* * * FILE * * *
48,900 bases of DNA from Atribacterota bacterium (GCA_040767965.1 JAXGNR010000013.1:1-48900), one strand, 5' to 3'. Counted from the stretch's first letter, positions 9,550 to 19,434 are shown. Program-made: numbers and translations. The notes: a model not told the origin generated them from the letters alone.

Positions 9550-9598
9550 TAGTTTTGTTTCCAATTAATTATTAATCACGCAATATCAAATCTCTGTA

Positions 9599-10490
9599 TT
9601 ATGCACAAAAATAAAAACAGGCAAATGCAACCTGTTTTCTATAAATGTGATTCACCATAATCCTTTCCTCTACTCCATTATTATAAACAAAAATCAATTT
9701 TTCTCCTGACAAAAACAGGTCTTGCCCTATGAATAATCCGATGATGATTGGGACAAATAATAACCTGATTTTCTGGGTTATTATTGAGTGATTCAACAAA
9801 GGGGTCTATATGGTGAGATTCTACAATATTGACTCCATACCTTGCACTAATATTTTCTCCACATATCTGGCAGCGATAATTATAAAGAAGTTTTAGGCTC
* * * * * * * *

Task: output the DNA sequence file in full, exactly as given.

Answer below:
48,900 bases of DNA from Atribacterota bacterium (GCA_040767965.1 JAXGNR010000013.1:1-48900), one strand, 5' to 3'. Counted from the stretch's first letter, positions 9,550 to 19,434 are shown. Program-made: numbers and translations. The notes: a model not told the origin generated them from the letters alone.

Positions 9550-9598
9550 TAGTTTTGTTTCCAATTAATTATTAATCACGCAATATCAAATCTCTGTA

Positions 9599-10490
9599 TT
9601 ATGCACAAAAATAAAAACAGGCAAATGCAACCTGTTTTCTATAAATGTGATTCACCATAATCCTTTCCTCTACTCCATTATTATAAACAAAAATCAATTT
9701 TTCTCCTGACAAAAACAGGTCTTGCCCTATGAATAATCCGATGATGATTGGGACAAATAATAACCTGATTTTCTGGGTTATTATTGAGTGATTCAACAAA
9801 GGGGTCTATATGGTGAGATTCTACAATATTGACTCCATACCTTGCACTAATATTTTCTCCACATATCTGGCAGCGATAATTATAAAGAAGTTTTAGGCTC